The Company You Keep

Instead of binging on Grey’s Anatomy and jelly jars of Chardonnay, I spend my nights reading.

(I’ll spare you the part where I talk about how I used to love reading and how I got away from it and how, now that I’m sober and have some time on my hands, I’ve taken it up again. You know all of this already.)

Unless I’ve come across a really special book, such as Vincent Deary’s “How We Are,” I don’t limit myself to reading one book at a time. (Again, sparing you commentary on my dislike of moderation.) Instead, I have a little book buffet on my nightstand and each night I choose a book based on my mood, how tired I am, stage of the moon, whathaveyou.

After a few weeks of humming right along in my sober reading ways, this week I found myself thinking about jelly jars and how are effective they are at helping me Zone Out. On Wednesday night, instead of pursuing my book buffet, I was instead in my kitchen eating a brick of cheese and feeling very sorry for myself.

Why? Why now?

I could just toss it up to the notion that “these things happen” but really, no, there is something going on here. So instead of picking up a jelly jar, I went back to my books and found a nice little Overlap. (Overlaps are, quite simply, my favorite. They offer some meaning in the chaos. A once-hidden pattern now brought into bold relief. In my experience, you cannot find Overlaps if you’re hung over all the time and just trying to get through the day so you can trash yourself again that night. Overlaps require some attention and quietness – two things lacking in a life of overindulgence and self-loathing.)

In her fantastic essay “How to Be Friends with Another Woman,” Roxanne Gay provides 13 suggestions for success. Item number 13: “My mother’s favorite saying is “Qui se resemble s’asseble.” Whenever she didn’t approve of who I was spending time with, she’d say this ominously. It means, essentially, you are whom you surround yourself with.”

In her book “Stitches,” Anne Lamott writes: “If we’re pressed for an answer, most of us would say that most of the time we find plenty of significance in life as it unfurls in front of us like a carpet runner – at least when it goes as expected, day by day, with our families and a few close friends.”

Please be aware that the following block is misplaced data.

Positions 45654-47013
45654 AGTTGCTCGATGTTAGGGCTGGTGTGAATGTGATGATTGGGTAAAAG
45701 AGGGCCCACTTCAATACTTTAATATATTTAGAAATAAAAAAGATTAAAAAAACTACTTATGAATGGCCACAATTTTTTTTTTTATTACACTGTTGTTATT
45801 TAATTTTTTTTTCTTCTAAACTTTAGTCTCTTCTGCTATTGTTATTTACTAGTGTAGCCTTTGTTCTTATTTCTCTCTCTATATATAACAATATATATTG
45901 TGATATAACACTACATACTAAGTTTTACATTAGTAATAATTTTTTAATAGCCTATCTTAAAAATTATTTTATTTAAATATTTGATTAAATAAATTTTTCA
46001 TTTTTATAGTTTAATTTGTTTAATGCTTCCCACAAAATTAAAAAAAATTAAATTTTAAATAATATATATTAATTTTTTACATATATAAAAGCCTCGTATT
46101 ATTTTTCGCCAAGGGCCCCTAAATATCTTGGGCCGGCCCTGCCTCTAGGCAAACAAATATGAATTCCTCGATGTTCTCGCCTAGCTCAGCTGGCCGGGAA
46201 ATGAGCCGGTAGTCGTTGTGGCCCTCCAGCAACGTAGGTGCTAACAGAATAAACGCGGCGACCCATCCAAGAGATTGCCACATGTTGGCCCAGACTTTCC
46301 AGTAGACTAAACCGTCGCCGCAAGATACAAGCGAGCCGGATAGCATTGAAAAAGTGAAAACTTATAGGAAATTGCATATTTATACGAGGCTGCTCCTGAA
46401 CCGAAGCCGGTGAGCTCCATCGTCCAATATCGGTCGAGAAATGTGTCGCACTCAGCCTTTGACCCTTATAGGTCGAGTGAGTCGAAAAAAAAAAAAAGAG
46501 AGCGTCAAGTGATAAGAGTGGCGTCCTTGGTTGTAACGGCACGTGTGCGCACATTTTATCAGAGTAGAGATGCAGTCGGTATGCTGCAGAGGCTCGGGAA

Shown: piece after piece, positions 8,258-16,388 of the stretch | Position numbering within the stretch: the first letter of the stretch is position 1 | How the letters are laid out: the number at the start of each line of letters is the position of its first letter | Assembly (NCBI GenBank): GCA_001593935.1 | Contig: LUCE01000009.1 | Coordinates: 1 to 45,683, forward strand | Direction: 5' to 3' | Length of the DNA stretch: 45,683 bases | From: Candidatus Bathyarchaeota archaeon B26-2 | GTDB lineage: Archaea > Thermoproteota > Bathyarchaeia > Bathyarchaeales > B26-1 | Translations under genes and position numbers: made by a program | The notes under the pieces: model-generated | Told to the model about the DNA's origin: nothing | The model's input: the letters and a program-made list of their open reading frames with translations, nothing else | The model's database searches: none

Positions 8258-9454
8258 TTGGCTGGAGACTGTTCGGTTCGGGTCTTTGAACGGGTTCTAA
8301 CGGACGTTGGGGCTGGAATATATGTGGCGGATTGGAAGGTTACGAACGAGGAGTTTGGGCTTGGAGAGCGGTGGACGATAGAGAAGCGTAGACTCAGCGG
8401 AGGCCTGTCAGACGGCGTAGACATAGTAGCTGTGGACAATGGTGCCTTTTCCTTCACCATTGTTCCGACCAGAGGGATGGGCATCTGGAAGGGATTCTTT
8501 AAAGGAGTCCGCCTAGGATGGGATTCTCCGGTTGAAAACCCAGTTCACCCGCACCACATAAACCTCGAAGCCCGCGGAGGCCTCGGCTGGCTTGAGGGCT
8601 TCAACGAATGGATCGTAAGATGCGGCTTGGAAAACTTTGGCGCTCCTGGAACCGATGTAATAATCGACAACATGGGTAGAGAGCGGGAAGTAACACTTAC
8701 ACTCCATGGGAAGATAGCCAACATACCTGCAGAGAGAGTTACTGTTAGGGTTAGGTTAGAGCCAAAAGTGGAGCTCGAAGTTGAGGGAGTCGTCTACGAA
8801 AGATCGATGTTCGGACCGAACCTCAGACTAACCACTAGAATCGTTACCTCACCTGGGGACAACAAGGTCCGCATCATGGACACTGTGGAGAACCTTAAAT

And finally, at the AA meeting I drug myself to on Thursday afternoon, there was Isaac, a weathered and optimistic black man, sharing on his seventh sober anniversary, talking about “my drinking associates” and chuckling at his own dismay when those “associates” ended up drifting away after he got sober.

The overlap: it’s the company you keep.

The company I keep, the company I work for, is coming apart. A chronic lack of leadership has a left us adrift and directionless.

We are a charity. Charities attract a certain kind of employee. We love the underdog and want to help her. By seeking and accepting a job at a charity you have to be, in some ways, attracted to brokenness.

When the company, as well as the company’s clients, are both broken – well, that is a lot of suffering. My coworkers are smart and tired and all done. A malaise has taken over. It’s not an actively toxic environment. It’s more like Stepford Wives in Haiti. We’re going through the motions, but our hearts aren’t in it. And this kind of work is all about heart.

For me, newly sober, this environment is actively toxic. The malaise seeps into my thinking, which starts to go something like: “This is stupid. This isn’t working. Being sober is stupid. Being sober isn’t working. Why try so hard? Just forget it. Let’s get the fuck out of here and fire up a jelly jar.”

Hence Wednesday night and a brick of cheese.

Here is where I want to write that, armed with this powerful insight, I am quitting tomorrow or that, better yet, I will single-handedly rally the troops and set the ship back on course.

Alas, no. Extremes no longer suit me. Armed with this powerful insight, I am going to begin to make some small, incremental changes to get me to a better place, in better company. I want my next destination to be somewhere specific, not just somewhere else. I want my next company to be worth keeping and worthy of me.